The risk for opioid dependency among opioid-naïve cancer patients who took the medication following lung surgery, is highlighted in new research presented earlier this week at the annual meeting of The Society of Thoracic Surgeons. Lead author Alexander Brescia, MD, commented, “Surgeons are at the forefront of the opioid crisis as the main prescribers of these medications following surgery. Our research attaches data to this epidemic and hopefully provides a clear characterization of the issue and highlights ways to combat the crisis, with important roles for both surgeons and patients.” The investigators found that 14% of thoracic surgery patients became persistent users of opioids after surgery, and assert that this places addiction risk as a postoperative complication as likely as others including atrial fibrillation.
Additionally, the findings showed that addiction risk in patients who underwent traditional open lung surgery was nearly double that among patients who received minimally invasive video-assisted thoracoscopic surgery (17% vs 9%). Patients aged 64 or below, men, lower incomes, prior substance abuse history, longer postsurgical hospital stay, and postoperative chemotherapy or radiation were additional risk factors for dependency. Dr. Brescia continued “Taking opioids for pain following an operation could put patients at risk of becoming dependent or addicted to these medications. Together with their surgeons, patients should develop a plan to appropriately manage their pain while also minimizing their risk of taking these medications for longer than intended after surgery.”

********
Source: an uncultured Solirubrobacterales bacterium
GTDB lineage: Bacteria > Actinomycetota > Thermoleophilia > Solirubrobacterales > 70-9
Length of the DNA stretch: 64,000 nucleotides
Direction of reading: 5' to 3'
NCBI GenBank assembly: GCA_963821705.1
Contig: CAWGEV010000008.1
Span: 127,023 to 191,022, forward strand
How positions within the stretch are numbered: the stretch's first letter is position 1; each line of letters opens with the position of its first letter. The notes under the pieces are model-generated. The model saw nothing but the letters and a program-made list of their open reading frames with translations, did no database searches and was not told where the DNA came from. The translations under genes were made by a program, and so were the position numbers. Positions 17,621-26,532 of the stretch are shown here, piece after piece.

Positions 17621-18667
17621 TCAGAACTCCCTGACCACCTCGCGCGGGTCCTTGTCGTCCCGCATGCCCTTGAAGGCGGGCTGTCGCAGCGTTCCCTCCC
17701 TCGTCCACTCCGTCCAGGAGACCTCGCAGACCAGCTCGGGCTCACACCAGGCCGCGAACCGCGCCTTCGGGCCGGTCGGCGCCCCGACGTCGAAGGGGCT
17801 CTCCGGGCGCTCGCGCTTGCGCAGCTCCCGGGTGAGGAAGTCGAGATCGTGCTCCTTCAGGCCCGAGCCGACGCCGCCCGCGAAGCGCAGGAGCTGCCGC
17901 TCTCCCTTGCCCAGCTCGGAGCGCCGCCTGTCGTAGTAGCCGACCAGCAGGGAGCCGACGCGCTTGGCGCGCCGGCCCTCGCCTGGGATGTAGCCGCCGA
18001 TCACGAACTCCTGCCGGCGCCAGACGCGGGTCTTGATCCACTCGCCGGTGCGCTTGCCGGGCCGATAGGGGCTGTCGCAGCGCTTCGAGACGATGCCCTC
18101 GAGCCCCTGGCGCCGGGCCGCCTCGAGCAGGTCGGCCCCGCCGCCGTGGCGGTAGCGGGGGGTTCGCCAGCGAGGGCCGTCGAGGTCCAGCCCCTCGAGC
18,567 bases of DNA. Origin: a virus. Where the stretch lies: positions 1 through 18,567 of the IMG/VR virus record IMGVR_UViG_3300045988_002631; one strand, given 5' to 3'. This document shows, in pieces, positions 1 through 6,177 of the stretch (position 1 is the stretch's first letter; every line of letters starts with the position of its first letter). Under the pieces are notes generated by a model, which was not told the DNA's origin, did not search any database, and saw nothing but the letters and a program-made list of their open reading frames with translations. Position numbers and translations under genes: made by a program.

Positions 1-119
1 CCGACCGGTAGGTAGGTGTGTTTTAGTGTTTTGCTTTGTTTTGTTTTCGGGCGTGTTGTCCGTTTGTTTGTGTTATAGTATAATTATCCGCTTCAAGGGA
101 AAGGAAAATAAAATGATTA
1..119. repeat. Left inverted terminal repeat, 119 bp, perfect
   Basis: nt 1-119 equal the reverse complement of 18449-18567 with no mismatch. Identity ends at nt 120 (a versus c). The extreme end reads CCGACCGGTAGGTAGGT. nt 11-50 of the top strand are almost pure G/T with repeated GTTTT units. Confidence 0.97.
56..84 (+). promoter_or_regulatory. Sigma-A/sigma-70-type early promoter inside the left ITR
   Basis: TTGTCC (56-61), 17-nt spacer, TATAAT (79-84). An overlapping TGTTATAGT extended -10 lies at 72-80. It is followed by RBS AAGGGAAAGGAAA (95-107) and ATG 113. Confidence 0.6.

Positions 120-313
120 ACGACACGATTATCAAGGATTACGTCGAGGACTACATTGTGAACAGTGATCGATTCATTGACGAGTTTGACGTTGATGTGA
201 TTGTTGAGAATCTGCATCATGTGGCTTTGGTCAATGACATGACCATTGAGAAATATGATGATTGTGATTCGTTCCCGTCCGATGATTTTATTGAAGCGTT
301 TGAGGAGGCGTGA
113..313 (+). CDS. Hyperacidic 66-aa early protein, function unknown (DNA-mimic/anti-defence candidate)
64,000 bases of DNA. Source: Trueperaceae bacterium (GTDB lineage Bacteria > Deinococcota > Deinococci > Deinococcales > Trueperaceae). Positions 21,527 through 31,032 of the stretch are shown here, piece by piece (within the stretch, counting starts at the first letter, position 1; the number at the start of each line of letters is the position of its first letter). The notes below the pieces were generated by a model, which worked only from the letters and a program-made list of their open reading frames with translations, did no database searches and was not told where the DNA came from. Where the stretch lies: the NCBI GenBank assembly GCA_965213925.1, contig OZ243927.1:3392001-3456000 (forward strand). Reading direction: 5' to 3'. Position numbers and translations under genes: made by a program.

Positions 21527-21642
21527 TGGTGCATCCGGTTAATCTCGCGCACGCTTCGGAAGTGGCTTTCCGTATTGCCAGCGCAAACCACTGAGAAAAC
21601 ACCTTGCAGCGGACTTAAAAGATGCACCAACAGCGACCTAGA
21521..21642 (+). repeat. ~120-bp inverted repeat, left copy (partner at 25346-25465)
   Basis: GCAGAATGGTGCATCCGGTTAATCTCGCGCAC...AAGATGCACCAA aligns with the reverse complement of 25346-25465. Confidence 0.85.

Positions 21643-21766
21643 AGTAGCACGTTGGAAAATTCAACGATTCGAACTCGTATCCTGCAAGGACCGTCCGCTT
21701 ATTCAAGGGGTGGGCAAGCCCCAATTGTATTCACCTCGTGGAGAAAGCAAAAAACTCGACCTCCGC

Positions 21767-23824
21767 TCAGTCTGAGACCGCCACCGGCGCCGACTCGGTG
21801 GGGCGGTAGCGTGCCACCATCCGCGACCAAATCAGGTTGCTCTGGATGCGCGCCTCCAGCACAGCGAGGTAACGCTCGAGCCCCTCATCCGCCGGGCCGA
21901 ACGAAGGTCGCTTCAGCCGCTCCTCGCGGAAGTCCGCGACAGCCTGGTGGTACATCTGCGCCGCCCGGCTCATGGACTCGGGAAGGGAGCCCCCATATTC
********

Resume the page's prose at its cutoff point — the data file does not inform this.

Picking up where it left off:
Read a news story about the research findings.
Posted on January 31, 2018